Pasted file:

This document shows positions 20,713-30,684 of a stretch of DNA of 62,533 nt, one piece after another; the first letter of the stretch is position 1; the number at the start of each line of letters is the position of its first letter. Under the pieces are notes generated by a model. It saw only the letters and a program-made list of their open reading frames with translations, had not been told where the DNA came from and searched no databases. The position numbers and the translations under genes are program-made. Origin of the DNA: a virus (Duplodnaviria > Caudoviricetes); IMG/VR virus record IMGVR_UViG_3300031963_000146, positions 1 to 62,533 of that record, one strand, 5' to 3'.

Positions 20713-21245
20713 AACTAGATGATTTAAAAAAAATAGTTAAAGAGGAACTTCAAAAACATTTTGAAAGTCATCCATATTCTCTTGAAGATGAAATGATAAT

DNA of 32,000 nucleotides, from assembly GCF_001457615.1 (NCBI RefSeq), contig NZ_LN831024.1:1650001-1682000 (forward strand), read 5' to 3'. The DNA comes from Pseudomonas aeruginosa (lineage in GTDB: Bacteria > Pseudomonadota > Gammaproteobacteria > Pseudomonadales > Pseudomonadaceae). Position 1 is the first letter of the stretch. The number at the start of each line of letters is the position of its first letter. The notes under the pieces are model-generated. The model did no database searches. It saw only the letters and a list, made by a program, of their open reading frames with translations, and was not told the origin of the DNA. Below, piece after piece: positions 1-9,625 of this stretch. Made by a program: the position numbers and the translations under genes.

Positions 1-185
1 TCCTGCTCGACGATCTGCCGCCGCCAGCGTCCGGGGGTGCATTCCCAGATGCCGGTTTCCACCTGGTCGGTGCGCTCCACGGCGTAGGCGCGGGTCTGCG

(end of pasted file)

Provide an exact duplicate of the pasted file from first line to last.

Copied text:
This document shows positions 20,713-30,684 of a stretch of DNA of 62,533 nt, one piece after another; the first letter of the stretch is position 1; the number at the start of each line of letters is the position of its first letter. Under the pieces are notes generated by a model. It saw only the letters and a program-made list of their open reading frames with translations, had not been told where the DNA came from and searched no databases. The position numbers and the translations under genes are program-made. Origin of the DNA: a virus (Duplodnaviria > Caudoviricetes); IMG/VR virus record IMGVR_UViG_3300031963_000146, positions 1 to 62,533 of that record, one strand, 5' to 3'.

Positions 20713-21245
20713 AACTAGATGATTTAAAAAAAATAGTTAAAGAGGAACTTCAAAAACATTTTGAAAGTCATCCATATTCTCTTGAAGATGAAATGATAAT

DNA of 32,000 nucleotides, from assembly GCF_001457615.1 (NCBI RefSeq), contig NZ_LN831024.1:1650001-1682000 (forward strand), read 5' to 3'. The DNA comes from Pseudomonas aeruginosa (lineage in GTDB: Bacteria > Pseudomonadota > Gammaproteobacteria > Pseudomonadales > Pseudomonadaceae). Position 1 is the first letter of the stretch. The number at the start of each line of letters is the position of its first letter. The notes under the pieces are model-generated. The model did no database searches. It saw only the letters and a list, made by a program, of their open reading frames with translations, and was not told the origin of the DNA. Below, piece after piece: positions 1-9,625 of this stretch. Made by a program: the position numbers and the translations under genes.

Positions 1-185
1 TCCTGCTCGACGATCTGCCGCCGCCAGCGTCCGGGGGTGCATTCCCAGATGCCGGTTTCCACCTGGTCGGTGCGCTCCACGGCGTAGGCGCGGGTCTGCG